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Friday, June 21, 2013

The Tulip Tree


 
Tuliptree flower
Tulips are flowers, right? Yup. For us woodturners though, when someone says "tulip", we think "big tree". The mighty Tulip Poplar (Liriodendron tulipifera) has the reputation of being the tallest growing hardwood in the eastern North American forest. It's also known as the Tuliptree, or Yellow Poplar, but it's not really a poplar; it belongs to the Magnolia family. 
Tuliptree Leaf (underside)


Here in southern New England, Tuliptrees flower in June. They produce fairly large tulip-like flowers that are quite pretty, but most people are probably completely unaware of them, since they tend to appear on lofty branches and go unnoticed by the masses. Even the outline of the large leaves suggests a tulip.    

While these trees are not rare in this area, they're not exactly plentiful either, and it's not often that we wood hoarders, er, turners, get an opportunity to acquire sizable chunks of tulip wood. So when I recently saw a bucket truck crew lopping the very top limbs off a huge one on a busy road, I knew it was time to call Bob to tell him there would soon be (literally) tons of large-diameter tulip on the ground. We were both already familiar with this big tree, since it was located 5 minutes from Bob's home, and we've admired its stature before. 

Sadly and surprisingly though, someone somewhere had decided this monster was a threat to something somehow, and it had to be unceremoniously brought down. And down it came. 

Read on ....


Bob made a phone call to a town official, and was given permission to take as much of the wood as he wanted; the rest would go to the town dump. So much for a beautiful, huge specimen of a tree that measured 4 feet in diameter at its base. I don't know how tall it was, but it was impressive as a street tree.


Bob in a sea of Tulip wood
When I arrived with chain saw in hand later that morning, Bob was already at work in a sea of tulip logs. We scanned the broken bones of the once-grand tree for the choicest log sections; there was more wood on the ground than a dozen woodturners could use. We soon set our sights on a 42-inch diameter, 8-foot log, and began extracting bowl blanks-to-be.

A day that had begun as a moderately nice, overcast, fairly cool kind of day soon became an outdoor oven. We were both transpiring water to the atmosphere, and losing enthusiasm for hard labor quicker than a Georgia convict.
Bob preparing bowl blanks
Tuliptree, 4-foot diameter at ground level

So we sectioned a few of the large chunks for bowls and called it quits. 
A hint of purple in the heartwood


I had hoped the heartwood of this tree would yield some "rainbow" poplar pieces, which is multi-colored with hues of purple, green, brown, yellow, and black. But that wasn't to be. A few pieces had tantalizing hints of purple stain, but nothing substantial. For the most part, the bowl blanks we extracted from the scene will have creamy white sapwood and greenish-brown heartwood.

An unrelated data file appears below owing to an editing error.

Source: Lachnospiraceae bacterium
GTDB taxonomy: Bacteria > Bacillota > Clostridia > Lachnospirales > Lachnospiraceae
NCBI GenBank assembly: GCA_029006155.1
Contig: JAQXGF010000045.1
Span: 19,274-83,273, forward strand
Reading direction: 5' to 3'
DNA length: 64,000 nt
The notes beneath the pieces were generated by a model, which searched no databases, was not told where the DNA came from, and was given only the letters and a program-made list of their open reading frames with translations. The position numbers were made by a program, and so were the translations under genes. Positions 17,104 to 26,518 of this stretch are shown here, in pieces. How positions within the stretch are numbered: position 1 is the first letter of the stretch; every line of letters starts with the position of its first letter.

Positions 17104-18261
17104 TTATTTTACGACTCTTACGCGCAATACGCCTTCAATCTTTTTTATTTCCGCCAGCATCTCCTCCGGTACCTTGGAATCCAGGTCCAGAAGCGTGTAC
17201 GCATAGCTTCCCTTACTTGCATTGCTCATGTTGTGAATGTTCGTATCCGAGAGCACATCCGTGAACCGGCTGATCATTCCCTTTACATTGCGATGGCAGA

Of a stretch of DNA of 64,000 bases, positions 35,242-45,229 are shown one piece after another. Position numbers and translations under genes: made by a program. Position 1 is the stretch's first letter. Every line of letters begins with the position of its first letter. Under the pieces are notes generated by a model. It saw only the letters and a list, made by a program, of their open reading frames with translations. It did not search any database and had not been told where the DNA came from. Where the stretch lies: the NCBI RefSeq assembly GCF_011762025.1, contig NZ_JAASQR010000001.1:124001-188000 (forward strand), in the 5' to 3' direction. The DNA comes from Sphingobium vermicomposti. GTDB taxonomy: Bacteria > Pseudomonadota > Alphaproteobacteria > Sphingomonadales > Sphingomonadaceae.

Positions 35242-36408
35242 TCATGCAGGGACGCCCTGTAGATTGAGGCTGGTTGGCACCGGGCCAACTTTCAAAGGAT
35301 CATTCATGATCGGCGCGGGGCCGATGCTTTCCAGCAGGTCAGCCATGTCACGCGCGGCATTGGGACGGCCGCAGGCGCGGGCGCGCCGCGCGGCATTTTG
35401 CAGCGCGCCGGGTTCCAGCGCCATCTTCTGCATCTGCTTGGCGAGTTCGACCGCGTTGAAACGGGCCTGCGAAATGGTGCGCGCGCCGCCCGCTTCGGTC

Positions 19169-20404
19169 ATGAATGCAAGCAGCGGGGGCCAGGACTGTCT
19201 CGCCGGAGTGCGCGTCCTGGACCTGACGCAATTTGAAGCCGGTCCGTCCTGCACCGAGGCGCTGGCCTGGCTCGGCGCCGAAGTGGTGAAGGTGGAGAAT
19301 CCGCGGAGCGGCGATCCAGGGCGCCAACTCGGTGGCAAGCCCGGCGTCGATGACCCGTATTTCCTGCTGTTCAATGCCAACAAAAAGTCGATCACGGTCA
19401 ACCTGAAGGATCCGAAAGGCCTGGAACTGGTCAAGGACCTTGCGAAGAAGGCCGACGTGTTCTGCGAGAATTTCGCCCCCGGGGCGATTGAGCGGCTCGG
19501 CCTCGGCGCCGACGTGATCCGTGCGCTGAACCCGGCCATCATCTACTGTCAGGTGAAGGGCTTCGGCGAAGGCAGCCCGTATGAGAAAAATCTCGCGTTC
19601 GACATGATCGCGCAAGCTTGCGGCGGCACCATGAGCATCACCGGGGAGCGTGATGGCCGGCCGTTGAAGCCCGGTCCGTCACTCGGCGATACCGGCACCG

A 35-inch bowl blank?













With several hundred pounds of wood loaded up, we headed home, both wondering whether or not we should have taken more wood while it was available. That's how we woodturners think. We know we already have more wood at home than we could ever transform into "objets d'art" , but hey, this stuff doesn't grow on trees.


But the work wasn't over. Quite the opposite. The waterlogged cargo had to be unloaded at home. Then each chunk had to be cut to more manageable sizes, and rough-shaped into blanks for bowls, vases, or whatever else we might want to transform them into. 
Purple stain on rough-turned bowl set

In our respective shops, Bob and I spun up some blanks on the lathe. I'm sure he's working on either bowls or platters, or both. I roughed out a set of 5 nested bowls from one 19" diameter hunk, and set them aside to dry out; when they're dried, they'll be finish-turned on the lathe. I also made a hollow vessel of another piece, again setting it aside to dry.

Five days later, I checked on the bowls I had roughed out; they were in a large paper bag, in my dehumidified basement. I was surprised to find purple stains on the rim of each bowl (see photo). It was what I had hoped would be in the heartwood of the tree, but I suspect this is just on the surface, probably a result of some fungal activity. It wasn't apparent when I bagged the bowls, so that's most likely what's causing it. But it was a pleasant surprise nonetheless.

 All these pieces will be somewhat darker when they've been sanded and have a finish applied, and the heartwood will stand out from the sapwood; at this point, the pieces look quite blah. When eventually completed, they'll be available at Bowlwood.


Rough-turned hollow vessel



















July 16, 2013 update:

The first piece of this Tuliptree lot is completed... the hollow vessel seen above. It looks a lot different with a finish on it, doesn't it? The grain is enhanced and the colors deepened. A collar of Purpleheart has been added to the top, and the base narrowed to its final configuration. The wood was a joy to turn, and I'm very pleased with the results. More pieces are in the works! 

Completed Tuliptree Hollow Vessel
The vessel is available at Bowlwood




 

 

 

 

August, 2013 Update:


 More vessels and some bowls have been completed. See them at Bowlwood.


18" Salad Bowl
Rainbow Salad Bowl, 13 x 10

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